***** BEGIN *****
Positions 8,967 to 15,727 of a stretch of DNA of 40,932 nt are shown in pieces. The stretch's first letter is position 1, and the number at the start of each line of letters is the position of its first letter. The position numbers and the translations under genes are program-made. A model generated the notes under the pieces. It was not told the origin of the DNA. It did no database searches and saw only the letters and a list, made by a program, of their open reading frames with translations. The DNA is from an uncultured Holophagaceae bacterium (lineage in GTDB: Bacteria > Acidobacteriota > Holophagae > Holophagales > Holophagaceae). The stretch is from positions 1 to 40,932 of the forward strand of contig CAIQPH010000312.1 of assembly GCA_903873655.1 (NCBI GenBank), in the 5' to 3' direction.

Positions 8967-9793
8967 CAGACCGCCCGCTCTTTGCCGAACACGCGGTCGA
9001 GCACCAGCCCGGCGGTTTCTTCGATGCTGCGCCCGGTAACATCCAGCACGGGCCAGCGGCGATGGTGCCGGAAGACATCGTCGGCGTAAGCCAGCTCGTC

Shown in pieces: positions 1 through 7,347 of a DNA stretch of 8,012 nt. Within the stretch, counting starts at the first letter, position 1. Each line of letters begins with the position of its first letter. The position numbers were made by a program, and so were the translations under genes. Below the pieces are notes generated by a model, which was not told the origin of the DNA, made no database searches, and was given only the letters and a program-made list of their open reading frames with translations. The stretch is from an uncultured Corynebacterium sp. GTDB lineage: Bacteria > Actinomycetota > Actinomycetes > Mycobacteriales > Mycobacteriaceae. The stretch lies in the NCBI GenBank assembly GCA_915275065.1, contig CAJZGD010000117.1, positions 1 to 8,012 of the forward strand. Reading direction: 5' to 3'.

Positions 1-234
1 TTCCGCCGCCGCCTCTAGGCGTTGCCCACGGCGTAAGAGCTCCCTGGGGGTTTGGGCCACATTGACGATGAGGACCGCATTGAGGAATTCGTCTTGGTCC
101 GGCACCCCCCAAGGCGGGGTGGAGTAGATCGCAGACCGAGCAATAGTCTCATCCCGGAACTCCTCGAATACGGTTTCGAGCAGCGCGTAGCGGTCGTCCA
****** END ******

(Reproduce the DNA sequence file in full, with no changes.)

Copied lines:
Positions 8,967 to 15,727 of a stretch of DNA of 40,932 nt are shown in pieces. The stretch's first letter is position 1, and the number at the start of each line of letters is the position of its first letter. The position numbers and the translations under genes are program-made. A model generated the notes under the pieces. It was not told the origin of the DNA. It did no database searches and saw only the letters and a list, made by a program, of their open reading frames with translations. The DNA is from an uncultured Holophagaceae bacterium (lineage in GTDB: Bacteria > Acidobacteriota > Holophagae > Holophagales > Holophagaceae). The stretch is from positions 1 to 40,932 of the forward strand of contig CAIQPH010000312.1 of assembly GCA_903873655.1 (NCBI GenBank), in the 5' to 3' direction.

Positions 8967-9793
8967 CAGACCGCCCGCTCTTTGCCGAACACGCGGTCGA
9001 GCACCAGCCCGGCGGTTTCTTCGATGCTGCGCCCGGTAACATCCAGCACGGGCCAGCGGCGATGGTGCCGGAAGACATCGTCGGCGTAAGCCAGCTCGTC

Shown in pieces: positions 1 through 7,347 of a DNA stretch of 8,012 nt. Within the stretch, counting starts at the first letter, position 1. Each line of letters begins with the position of its first letter. The position numbers were made by a program, and so were the translations under genes. Below the pieces are notes generated by a model, which was not told the origin of the DNA, made no database searches, and was given only the letters and a program-made list of their open reading frames with translations. The stretch is from an uncultured Corynebacterium sp. GTDB lineage: Bacteria > Actinomycetota > Actinomycetes > Mycobacteriales > Mycobacteriaceae. The stretch lies in the NCBI GenBank assembly GCA_915275065.1, contig CAJZGD010000117.1, positions 1 to 8,012 of the forward strand. Reading direction: 5' to 3'.

Positions 1-234
1 TTCCGCCGCCGCCTCTAGGCGTTGCCCACGGCGTAAGAGCTCCCTGGGGGTTTGGGCCACATTGACGATGAGGACCGCATTGAGGAATTCGTCTTGGTCC
101 GGCACCCCCCAAGGCGGGGTGGAGTAGATCGCAGACCGAGCAATAGTCTCATCCCGGAACTCCTCGAATACGGTTTCGAGCAGCGCGTAGCGGTCGTCCA